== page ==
Intended for healthcare professionals

Research Article

Moderate sodium restriction with angiotensin converting enzyme inhibitor in essential hypertension: a double blind study.

Br Med J (Clin Res Ed) 1987; 294 doi: (Published 28 February 1987) Cite this as: Br Med J (Clin Res Ed) 1987;294:531
  1. G A MacGregor,
  2. N D Markandu,
  3. D R Singer,
  4. F P Cappuccio,
  5. A C Shore,
  6. G A Sagnella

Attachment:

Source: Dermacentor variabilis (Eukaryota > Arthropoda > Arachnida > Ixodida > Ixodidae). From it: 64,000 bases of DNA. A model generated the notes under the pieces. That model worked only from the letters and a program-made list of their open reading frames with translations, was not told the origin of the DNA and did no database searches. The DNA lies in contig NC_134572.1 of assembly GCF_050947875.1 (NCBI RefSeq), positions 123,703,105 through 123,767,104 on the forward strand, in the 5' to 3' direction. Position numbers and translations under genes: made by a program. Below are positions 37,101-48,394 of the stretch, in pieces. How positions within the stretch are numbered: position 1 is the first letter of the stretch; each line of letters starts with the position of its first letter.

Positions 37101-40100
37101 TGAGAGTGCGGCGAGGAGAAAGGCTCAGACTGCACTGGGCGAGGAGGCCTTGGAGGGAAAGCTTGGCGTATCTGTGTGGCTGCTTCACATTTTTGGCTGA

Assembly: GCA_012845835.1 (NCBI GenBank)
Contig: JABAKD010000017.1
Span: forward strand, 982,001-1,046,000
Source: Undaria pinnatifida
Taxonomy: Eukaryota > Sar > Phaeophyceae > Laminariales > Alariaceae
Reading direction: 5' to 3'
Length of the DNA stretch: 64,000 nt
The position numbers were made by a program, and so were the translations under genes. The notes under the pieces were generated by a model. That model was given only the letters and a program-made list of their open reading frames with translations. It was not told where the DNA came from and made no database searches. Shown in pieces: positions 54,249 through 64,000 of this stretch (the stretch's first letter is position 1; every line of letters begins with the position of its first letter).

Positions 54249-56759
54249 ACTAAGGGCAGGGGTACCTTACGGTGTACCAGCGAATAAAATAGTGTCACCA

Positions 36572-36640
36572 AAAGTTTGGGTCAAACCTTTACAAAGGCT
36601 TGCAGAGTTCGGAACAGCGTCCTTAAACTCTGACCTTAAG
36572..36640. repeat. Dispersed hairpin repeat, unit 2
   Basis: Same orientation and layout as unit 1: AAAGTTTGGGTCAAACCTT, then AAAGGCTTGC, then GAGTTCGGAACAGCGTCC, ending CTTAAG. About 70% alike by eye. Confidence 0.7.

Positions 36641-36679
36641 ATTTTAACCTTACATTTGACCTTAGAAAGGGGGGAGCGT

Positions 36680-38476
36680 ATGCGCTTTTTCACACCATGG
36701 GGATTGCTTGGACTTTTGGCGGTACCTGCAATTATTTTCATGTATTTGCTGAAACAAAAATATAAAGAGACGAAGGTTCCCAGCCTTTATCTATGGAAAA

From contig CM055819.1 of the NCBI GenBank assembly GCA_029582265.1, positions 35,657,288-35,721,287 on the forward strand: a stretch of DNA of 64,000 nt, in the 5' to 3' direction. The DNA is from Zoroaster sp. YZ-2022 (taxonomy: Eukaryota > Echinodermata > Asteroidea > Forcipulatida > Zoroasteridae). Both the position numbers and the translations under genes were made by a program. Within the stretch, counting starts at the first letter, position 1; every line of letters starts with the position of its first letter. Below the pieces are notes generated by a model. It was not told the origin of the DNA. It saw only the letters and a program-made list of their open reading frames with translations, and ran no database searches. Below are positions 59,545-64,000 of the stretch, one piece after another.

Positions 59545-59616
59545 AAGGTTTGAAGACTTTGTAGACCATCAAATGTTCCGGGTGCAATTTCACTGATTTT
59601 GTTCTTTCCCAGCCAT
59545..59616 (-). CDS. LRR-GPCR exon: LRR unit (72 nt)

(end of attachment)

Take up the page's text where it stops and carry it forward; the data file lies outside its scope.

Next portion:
Fifteen unselected patients who had essential hypertension and whose average supine blood pressure when they were not receiving any treatment and their usual sodium intake was 162/107 mm Hg were treated with captopril 50 mg twice daily. After one month's treatment their supine blood pressure had decreased to 149/94 mm Hg. They were then instructed to reduce their sodium intake to about 80 mmol(mEq)/day. After two weeks of moderate sodium restriction they were entered into a double blind randomised crossover study comparing the effect of 10 Slow Sodium tablets (100 mmol sodium chloride) with matching placebo tablets while continuing to take captopril and restrict sodium in their diet. After one month of taking placebo their mean supine blood pressure was 137/88 mm Hg with a urinary sodium excretion of 83 mmol/24 h, while after one month of taking Slow Sodium tablets their mean supine blood pressure was 150/97 mm Hg (p less than 0.001) with a sodium excretion of 183 mmol/24 h. The mean supine blood pressure during moderate sodium restriction therefore decreased by 9% and correlated significantly with the reduction in urinary sodium excretion. These results suggest that the combination of treatment with a moderate but practical reduction in sodium intake and an angiotensin converting enzyme inhibitor is effective in decreasing the blood pressure in patients with essential hypertension. This combined approach overcomes some of the objections that have been made to salt restriction alone and to converting enzyme inhibitors alone.